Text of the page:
Beijing’s dramatic, last minute suspension of Ant Financial’s record-setting IPO and stunning rebuke of its principal officers sent aftershocks throughout China’s financial landscape. Discussions between the regulators and Ant’s senior executives, including Jack Ma, have remained largely undisclosed. Motives for pulling the plug on the IPO have ranged from Ma’s provocative statements at a recent high-profile forum in Shanghai, and an evolving regulatory framework that has foisted new rules and tightened existing regulations on fintechs, to protecting the rights and interests of consumers. At play is also curbing monopolistic-like power that fintechs like Ant and Tencent wield, which have created captive ecosystems and can lead to predatory pricing and rent-seeking.
The challenge for regulators is maintaining a precarious balance between ensuring open industry access, spurring innovation, and protecting financial consumers without teetering over to one side to the detriment of the others. High-minded as these aims may be, the greater mission is to mitigate systemic financial risk, drawing on painful lessons learned by western governments during the Great Financial Crisis of 2008. With Ant becoming ‘too big to fail’, there is concern that a future crisis may originate from the gray zone that financial technology firms inhabit, which until recently, lay beyond the reach of existing financial rules.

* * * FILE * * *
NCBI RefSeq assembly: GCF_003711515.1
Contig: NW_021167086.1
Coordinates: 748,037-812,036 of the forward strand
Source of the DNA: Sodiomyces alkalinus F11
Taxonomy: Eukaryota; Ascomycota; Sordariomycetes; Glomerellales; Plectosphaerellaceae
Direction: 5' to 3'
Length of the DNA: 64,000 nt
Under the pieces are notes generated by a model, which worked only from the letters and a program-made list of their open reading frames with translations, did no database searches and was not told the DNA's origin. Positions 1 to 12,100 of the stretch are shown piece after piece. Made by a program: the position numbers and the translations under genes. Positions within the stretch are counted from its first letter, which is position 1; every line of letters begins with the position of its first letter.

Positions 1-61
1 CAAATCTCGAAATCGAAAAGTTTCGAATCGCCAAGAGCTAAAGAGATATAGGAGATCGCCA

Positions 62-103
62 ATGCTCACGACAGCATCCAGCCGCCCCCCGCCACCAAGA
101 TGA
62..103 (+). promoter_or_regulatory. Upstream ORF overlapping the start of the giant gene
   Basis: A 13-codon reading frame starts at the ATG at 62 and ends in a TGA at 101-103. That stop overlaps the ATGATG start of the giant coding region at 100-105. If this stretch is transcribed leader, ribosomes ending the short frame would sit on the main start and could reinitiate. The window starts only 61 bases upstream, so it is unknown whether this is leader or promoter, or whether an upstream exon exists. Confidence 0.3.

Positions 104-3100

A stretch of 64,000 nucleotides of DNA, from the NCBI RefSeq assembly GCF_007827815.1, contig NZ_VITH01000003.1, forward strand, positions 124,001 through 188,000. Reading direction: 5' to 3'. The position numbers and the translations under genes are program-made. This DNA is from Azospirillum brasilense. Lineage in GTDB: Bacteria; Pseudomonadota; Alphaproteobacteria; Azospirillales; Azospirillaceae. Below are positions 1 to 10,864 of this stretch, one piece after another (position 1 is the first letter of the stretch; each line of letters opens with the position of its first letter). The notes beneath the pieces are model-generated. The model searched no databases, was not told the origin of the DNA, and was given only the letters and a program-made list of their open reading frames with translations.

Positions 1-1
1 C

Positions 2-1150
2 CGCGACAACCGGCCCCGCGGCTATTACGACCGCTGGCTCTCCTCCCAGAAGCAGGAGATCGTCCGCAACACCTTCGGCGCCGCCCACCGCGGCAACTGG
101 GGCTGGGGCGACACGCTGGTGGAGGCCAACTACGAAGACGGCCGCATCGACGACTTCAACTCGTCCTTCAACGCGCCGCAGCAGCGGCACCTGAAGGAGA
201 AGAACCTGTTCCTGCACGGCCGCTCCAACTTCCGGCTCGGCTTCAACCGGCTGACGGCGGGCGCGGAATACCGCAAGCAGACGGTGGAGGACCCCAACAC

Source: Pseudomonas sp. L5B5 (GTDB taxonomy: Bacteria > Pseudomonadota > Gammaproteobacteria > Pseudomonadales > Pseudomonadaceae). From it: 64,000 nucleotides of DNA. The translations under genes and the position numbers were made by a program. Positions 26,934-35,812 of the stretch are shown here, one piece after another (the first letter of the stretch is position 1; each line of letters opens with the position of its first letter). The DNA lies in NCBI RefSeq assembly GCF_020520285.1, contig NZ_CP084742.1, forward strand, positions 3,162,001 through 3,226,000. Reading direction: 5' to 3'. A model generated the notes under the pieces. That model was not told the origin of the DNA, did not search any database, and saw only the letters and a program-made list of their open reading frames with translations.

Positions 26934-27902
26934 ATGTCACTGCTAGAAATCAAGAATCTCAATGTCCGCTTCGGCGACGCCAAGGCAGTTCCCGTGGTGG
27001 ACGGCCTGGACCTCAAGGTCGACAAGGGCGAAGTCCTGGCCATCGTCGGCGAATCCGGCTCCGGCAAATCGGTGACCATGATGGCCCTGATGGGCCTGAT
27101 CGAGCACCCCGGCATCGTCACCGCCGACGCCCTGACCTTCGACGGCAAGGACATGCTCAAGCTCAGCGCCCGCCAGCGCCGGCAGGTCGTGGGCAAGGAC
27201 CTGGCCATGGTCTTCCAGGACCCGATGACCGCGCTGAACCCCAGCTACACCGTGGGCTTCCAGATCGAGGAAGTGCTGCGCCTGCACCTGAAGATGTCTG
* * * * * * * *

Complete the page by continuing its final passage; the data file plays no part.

Fintechs as spoilers in the financial marketplace have been less constrained by regulation. But anti-competitive concerns are catching up given their dominant position in a range of activities. Firms like Ant have an ability to derive value from incremental data extracted from an interconnected constellation of apps that cover indispensable aspects of modern digital life – banking, ecommerce, investments, payments and social media. If data is the new oil, then Ant, Tencent and others of similar ilk are today’s Standard Oil, recast for the digital age. At the helm of a sprawling and a continuously expanding data oligopoly, Ant Financial along with JD.com, Meituan, and Tencent should expect to meet tougher regulations head-on.
Anticompetitive practices intersecting financial stability – whether by new or old economy firms – form an overriding concern for regulators. In principal, the entry of new participants into the financial sector is sought-after for it increases competition and prunes excessive market making power of a concentrated field dominated by banks. But the counterargument is that new entrants,left unchecked, can lead to market instability. The logic follows that incumbent firms (banks) have a greater stake in the system, access to more secure and readily available sources of funding, and as a result of significant ‘skin in the game,’ are incentivized to deploy such funding sensibly.